The designers did not invent anything original with the exterior of this device. It has a cubic case somewhat embellished through the choice of materials: an aluminum cover painted the color of bronze and a black plastic front panel. Some elements are not quite good, though. The front display has only two buttons although there is quite enough space for five. Controlling it with the two available buttons is far from handy. Fortunately, you don’t have to use it often.
Then, the Power button is large and somewhat protruding. It is good for turning the device on, but there is also a chance of the NAS getting shut down by your just touching this button accidentally. It would be better if it had a few seconds’ timer. And the oddest design solution is that the button for copying data from a USB device is designed like a frame around the USB connector. As if the designers did not think that the user would only use this button when there is a USB drive plugged into the connector! Fortunately, all of this has little to do with the NAS’s main purpose.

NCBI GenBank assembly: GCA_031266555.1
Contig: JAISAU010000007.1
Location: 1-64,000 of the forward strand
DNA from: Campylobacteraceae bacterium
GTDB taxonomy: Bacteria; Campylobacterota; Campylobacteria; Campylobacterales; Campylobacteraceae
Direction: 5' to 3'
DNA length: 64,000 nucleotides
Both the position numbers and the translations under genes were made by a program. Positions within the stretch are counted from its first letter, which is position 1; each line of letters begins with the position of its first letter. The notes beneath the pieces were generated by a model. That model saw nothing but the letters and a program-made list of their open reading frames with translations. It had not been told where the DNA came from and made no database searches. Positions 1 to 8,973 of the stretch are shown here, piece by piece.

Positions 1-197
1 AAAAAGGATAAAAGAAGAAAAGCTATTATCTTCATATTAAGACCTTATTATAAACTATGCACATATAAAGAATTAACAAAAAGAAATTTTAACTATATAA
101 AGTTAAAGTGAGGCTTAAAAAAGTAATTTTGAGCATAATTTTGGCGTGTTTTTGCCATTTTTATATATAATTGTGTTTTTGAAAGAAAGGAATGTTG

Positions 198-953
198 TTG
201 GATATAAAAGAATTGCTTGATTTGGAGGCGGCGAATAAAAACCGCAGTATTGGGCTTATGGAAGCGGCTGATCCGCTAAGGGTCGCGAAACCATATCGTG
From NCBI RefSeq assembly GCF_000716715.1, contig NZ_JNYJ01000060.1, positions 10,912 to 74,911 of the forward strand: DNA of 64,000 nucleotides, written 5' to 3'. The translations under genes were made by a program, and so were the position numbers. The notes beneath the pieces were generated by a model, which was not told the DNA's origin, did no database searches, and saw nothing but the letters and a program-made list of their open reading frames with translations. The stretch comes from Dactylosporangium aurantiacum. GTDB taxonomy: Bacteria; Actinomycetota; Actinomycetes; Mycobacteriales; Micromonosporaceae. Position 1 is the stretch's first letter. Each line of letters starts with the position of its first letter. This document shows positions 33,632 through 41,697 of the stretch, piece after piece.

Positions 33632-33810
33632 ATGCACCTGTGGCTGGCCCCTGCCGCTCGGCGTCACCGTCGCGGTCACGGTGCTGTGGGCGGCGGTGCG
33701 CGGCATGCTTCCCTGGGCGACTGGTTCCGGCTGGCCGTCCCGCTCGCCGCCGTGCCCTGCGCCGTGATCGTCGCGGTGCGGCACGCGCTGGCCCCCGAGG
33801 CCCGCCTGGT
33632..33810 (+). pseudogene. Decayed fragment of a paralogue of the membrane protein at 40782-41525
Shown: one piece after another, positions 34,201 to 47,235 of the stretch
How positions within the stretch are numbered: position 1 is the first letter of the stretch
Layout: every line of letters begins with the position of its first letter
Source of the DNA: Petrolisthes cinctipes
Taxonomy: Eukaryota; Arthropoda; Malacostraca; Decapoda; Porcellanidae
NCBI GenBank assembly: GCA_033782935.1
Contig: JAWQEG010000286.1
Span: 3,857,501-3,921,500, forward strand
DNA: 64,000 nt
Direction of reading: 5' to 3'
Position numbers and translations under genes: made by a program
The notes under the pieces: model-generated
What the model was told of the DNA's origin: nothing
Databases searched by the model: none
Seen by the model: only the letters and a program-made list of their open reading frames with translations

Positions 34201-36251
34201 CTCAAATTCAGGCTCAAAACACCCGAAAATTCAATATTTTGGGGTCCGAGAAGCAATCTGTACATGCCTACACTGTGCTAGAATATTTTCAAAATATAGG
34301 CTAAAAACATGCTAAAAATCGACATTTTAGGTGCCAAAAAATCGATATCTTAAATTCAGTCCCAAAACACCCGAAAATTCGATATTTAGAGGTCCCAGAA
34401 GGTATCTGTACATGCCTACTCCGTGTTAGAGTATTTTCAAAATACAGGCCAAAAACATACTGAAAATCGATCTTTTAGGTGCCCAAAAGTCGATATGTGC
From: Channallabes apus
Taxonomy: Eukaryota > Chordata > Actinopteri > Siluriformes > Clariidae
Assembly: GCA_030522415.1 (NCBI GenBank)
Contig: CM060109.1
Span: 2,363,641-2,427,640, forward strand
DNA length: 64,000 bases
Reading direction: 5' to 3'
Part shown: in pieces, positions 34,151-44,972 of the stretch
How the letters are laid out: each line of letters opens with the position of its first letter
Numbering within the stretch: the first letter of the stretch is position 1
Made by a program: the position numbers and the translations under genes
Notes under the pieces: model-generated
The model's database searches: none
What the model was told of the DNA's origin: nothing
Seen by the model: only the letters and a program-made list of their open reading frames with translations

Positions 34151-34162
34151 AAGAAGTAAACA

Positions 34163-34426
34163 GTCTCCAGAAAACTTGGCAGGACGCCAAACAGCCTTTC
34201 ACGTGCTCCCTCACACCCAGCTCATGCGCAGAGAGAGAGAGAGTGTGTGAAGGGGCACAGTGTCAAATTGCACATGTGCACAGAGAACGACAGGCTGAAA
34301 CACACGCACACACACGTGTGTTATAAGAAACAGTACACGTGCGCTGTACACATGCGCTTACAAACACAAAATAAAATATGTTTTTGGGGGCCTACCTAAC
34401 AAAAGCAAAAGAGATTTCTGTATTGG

There are four LED indicators on the front panel: status, network, USB, eSATA. The activity of the installed HDDs is reported by the green LEDs placed above each cage. The cages themselves are standard enough – a metallic frame and a plastic latch with lock.
On the device’s back panel there is a connector for the power adapter, a grid of the power adapter’s 40mm fan, a grid of the main 92mm fan (made from translucent plastic), a Kensington security slot, and all of the NAS’s input/output ports: two eSATA ports, two Gigabit Ethernet connectors, four USB 2.0 ports, and a VGA port (DB15). There is also an inconspicuous Reset button there. As you can learn from this description, the NAS offers wide expansion opportunities. A mainstream PC of a few years ago used to have a comparable selection of connectors!
The air for the cooling system goes through the slits between the installed HDDs in the front panel. There is also a small grid in the left panel of the case. The fans are controlled by an integrated speed management system, so the NAS is quiet overall. However, we would not recommend you to install it in your bedroom unless you replace the fan and select quiet HDDs for it.
The NAS stands on 5mm black plastic feet with rubber inserts that minimize vibrations from the operating HDDs.